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Microsoft flexes muscle in mid-market

Microsoft flexes muscle in mid-market

MICROSOFT unveiled a new focus on addressing the IT demands of midsized businesses at its global partner conference.

Speaking to Reseller News at the event, Steven VanRoekel, director of mid-market solutions in the Windows Server Group, said although the company has had particular offerings for small and enterprise-sized organisations, it has not specifically addressed the mid-market before.

“You have had this big group in the middle — the mid-market — that has been left in the dark for a long time,” he says.

Microsoft says around 1.2 million businesses worldwide have between 25 and 500 PCs and fall into the mid-market segment.

Since this is the fastest-growing sector for the company and one where IT spending is slated to grow by 12% in the next year, Microsoft is now paying it particular attention, says VanRoekel.

“We are going to be doing a lot of work to focus on this segment to move them forward by giving them great IT value,” he says.

VanRoekel says mid-sized organisations have distinguishable features.

The have at least one server onboard and IT staff, but tend not to cross the threshold of hiring highly specialised IT people.

“Mid-market customers tend to manage the gamut of IT needs — anything with a plug and a wire they are in charge of,” says VanRoekel.

They are also very resource constrained and need to trade off implementing new technology against other vital business investments.

As a result, IT staff in such organisations are reactive and spend more time fixing problems than thinking about investing in IT to benefit the company.

They tend to endure the pain of legacy systems, such as NT 4, Exchange 5.5 and Netware, rather than moving to newer technology, says VanRoekel.

Therefore, it is a difficult market for Microsoft partners to sell into and not having products aimed specifically at this segment has not helped either, he adds.

A new Windows Server bundle, comprising Windows Server 2003, Exchange Server 2003 and Microsoft Operations Manager 2005 and 50 client access licences, will give Microsoft partners a single offering to take to customers, says VanRoekel.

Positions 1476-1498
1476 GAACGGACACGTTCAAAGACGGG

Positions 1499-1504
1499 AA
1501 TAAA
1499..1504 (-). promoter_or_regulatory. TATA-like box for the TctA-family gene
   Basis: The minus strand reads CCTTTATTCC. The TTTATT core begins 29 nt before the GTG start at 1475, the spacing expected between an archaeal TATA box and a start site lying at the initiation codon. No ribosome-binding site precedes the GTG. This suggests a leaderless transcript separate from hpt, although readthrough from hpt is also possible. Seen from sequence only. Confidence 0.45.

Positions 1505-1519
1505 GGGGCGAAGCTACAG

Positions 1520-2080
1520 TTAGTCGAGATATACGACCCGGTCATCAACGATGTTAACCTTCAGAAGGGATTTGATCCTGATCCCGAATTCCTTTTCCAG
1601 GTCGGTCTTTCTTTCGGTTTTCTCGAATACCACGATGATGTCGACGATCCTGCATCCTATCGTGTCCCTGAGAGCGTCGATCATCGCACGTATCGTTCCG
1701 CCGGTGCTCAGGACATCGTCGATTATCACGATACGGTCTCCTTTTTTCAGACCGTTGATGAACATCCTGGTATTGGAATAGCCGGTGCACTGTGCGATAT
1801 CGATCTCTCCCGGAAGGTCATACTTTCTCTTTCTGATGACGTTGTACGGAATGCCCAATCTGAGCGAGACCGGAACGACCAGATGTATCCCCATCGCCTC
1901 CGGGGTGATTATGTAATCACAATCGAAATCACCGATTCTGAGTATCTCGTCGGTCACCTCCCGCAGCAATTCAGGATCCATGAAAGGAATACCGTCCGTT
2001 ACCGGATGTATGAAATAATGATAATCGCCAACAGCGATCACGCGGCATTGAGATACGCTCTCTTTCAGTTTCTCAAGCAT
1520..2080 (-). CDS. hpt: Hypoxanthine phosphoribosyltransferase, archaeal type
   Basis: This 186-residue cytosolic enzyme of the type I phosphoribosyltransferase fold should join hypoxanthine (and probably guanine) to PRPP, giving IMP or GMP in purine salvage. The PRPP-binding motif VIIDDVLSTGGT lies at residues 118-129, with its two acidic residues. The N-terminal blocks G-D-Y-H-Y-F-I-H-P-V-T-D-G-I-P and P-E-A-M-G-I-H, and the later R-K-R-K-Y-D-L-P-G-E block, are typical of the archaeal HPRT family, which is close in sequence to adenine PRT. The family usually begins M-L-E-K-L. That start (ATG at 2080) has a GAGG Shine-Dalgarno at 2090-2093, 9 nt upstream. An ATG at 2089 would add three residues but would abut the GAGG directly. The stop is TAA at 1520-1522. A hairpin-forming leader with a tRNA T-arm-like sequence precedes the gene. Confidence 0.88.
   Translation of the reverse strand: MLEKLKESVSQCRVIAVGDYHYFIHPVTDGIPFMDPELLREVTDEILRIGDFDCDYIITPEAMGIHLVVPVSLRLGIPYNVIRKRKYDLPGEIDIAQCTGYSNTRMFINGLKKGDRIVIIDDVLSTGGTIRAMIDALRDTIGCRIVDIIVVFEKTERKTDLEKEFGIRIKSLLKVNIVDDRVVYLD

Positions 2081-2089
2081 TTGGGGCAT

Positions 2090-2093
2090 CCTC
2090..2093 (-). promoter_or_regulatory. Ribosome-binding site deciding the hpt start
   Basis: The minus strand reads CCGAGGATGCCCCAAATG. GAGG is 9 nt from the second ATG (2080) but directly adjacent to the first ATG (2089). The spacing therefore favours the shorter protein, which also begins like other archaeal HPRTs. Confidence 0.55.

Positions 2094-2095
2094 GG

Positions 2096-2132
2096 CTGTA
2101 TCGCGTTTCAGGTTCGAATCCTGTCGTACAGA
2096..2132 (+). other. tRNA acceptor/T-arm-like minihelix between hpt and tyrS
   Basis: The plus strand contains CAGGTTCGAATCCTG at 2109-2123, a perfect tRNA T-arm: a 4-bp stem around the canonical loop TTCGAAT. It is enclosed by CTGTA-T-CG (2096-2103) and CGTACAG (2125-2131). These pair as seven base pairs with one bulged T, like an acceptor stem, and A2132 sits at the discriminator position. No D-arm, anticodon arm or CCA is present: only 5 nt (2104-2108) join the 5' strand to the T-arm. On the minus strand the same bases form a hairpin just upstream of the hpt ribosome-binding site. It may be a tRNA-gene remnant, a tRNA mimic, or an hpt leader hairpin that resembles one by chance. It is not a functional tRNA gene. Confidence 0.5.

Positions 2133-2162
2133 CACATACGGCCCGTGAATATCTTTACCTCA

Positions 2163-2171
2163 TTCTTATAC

The bundle provides customers with the core infrastructure on which to expand their use of IT and will create services revenue opportunities for partners, he says.

The aggressive price of the offer at 20% less than normal creates parity in pricing between Microsoft’s Server System offerings, says VanRoekel. “Mid-market customers are not small enough to take advantage of Small Business Server pricing and not large enough to take advantage of our volume licensing. They are caught between pricing schemes and end up paying more than the other segments.”

Microsoft has also launched its first segment-specific technical website for mid-sized businesses which provides guidance for best-practice installation of Microsoft software.

“We refreshed the thinking at Microsoft to produce great content for the mid-market-constrained IT person,” says VanRoekel. The content from the portal has also been published in an accompanying textbook.

Offer not ready for New Zealand

MICROSOFT’S new server bundle, designed to drive its renewed focus on midsized organisations, will not yet be available in New Zealand.

Microsoft New Zealand is still assessing how it will roll out the new promotion on its Server range and some kind of similar deal will be launched later this year, says Elizabeth Kirby, mid-market business manager. “We have a variety of plans in progress, but there are still some areas we are working on,” she says. Nevertheless, Microsoft is making serious commitments to the mid-market in New Zealand, she adds. “There has been a quantum shift in how we go to market to meet the needs of the mid-market,” says Kirby. “Our customers have been pretty specific in what their requirements are and we have made significant changes in our model to address those needs.” Staff numbers in Kirby’s team is growing from two to eight this year. The number of telephone-based account managers who service mid-sized organisations and provide partners with leads where customers do not have IT service providers has increased from two to three.


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